Title: The Printed Letter Bookshop
Author: Katherine Reay
Publisher: Thomas Nelson
Publishing date: 14 May, 2019
Genre: Romance/Women’s fiction
No. of pages: 352
“Powerful, enchanting, and spirited, this novel will delight.” —Patti Callahan, bestselling author of Becoming Mrs. Lewis
Love, friendship, and family find a home at the Printed Letter Bookshop
One of Madeline Cullen’s happiest childhood memories is of working with her Aunt Maddie in the quaint and cozy Printed Letter Bookshop. But by the time Madeline inherits the shop nearly twenty years later, family troubles and her own bitter losses have hardened Madeline’s heart toward her once-treasured aunt—and the now struggling bookshop left in her care.
While Madeline intends to sell the shop as quickly as possible, the Printed Letter’s two employees have other ideas. Reeling from a recent divorce, Janet finds sanctuary within the books and within the decadent window displays she creates. Claire, though quieter than the acerbic Janet, feels equally drawn to the daily rhythms of the shop and its loyal clientele, finding a renewed purpose within its walls.
When Madeline’s professional life falls apart, and a handsome gardener upends all her preconceived notions, she questions her plans and her heart. Has she been too quick to dismiss her aunt’s beloved shop? And even if she has, the women’s best combined efforts may be too little, too late.
“The Printed Letter Bookshop is a captivating story of good books, a testament to the beauty of new beginnings, and a sweet reminder of the power of friendship.” —Rachel McMillan, author of Murder in the City of Liberty
I received a review copy from the publishers in return for an honest review. Opinions expressed in this review are completely my own.
The Printed Letter Bookshop is just as amazing a read as the title makes it sound. I am joyful that I could read it before it officially publishes. Katherine Reay has done a great job with all the aspects of the novel.
Firstly, talking about the characters – this is very much a novel of growth – a bildungsroman of sorts. We see the women emerging out at the end as totally different, albeit better versions of themselves by the end of the novel. I found it very inspirational to say the truth. The author portrays these women as persons of their own – faulty, yes, but human in their hearts. Each undergoes an odyssey (see what I did there?!) different from the others’ and it changes them for the better – as well as those around them, and their inter relationships. Thus, the character arcs were done in a very realistic manner and one could find traces of oneself in each of these three women. The character of Maddie is very significant. Like it is pointed out by the characters in the book itself, her presence permeates throughout the book and this influence is very much like that of the eponymous Rebecca from Daphne du Maurier’s classic.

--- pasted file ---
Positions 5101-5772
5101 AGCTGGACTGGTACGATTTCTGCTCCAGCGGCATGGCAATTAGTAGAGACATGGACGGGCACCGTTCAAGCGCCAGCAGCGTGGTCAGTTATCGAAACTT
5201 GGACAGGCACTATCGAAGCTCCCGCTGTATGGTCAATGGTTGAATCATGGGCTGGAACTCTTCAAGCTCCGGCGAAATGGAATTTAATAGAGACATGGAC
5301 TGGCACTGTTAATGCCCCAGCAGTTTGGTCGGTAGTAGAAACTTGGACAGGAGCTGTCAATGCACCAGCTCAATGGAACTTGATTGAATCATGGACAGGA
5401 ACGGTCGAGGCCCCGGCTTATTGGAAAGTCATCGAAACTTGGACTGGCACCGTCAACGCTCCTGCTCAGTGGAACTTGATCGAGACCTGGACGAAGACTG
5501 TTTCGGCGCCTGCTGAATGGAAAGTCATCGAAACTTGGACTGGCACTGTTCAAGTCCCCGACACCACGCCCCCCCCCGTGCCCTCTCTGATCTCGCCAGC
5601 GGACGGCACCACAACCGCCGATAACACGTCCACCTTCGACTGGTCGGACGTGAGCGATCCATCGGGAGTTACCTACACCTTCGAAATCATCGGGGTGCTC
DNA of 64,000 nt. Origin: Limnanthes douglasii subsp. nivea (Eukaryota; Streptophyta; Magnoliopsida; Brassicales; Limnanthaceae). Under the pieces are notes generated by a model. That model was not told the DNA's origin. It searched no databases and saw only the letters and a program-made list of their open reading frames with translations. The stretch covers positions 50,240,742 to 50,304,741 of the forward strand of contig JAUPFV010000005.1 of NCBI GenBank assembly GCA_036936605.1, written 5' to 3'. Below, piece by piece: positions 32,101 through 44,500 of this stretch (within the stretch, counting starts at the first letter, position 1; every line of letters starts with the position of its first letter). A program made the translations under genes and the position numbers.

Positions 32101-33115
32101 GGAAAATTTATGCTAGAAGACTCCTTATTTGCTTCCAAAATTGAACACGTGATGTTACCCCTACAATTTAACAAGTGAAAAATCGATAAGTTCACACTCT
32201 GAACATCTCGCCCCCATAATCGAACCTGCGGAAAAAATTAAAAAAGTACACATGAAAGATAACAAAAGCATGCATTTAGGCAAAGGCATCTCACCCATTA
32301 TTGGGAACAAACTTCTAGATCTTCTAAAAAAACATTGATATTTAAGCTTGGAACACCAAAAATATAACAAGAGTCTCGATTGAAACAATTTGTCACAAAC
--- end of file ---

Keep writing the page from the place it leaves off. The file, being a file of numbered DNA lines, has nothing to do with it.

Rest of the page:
The plot is well laid out, although this is very much a character driven novel. The themes of family, acceptance, friendships, dealing with one’s own choices, literature (my favourite, I believe!) as well as love – both romantic and familial, understanding, forgiveness, guilty conscience etc. are very important ones that the author explores through all the characters in the book.
The narrative is entirely engrossing and I loved every bit of it. The allusions to the different books were also a plus point and the list at the end is one I am definitely going to cross every book off (I intend to read all of them)
I absolutely love this book and I rate it 4.5/5 stars!
About the reviewer:
Nayanika Saikia, is one of the foremost book reviewers from the North-east and Assam, and is also an admin for the official India bookstagram page on Instagram. She publishes her own reviews and recommendations for poetry, fiction, non-fiction etc. on her bookstagram account @pretty_little_bibliophile which won the NorthEast Creator Awards 2018, as well as in daily newspapers, online magazines etc. She can be contacted at email@example.com .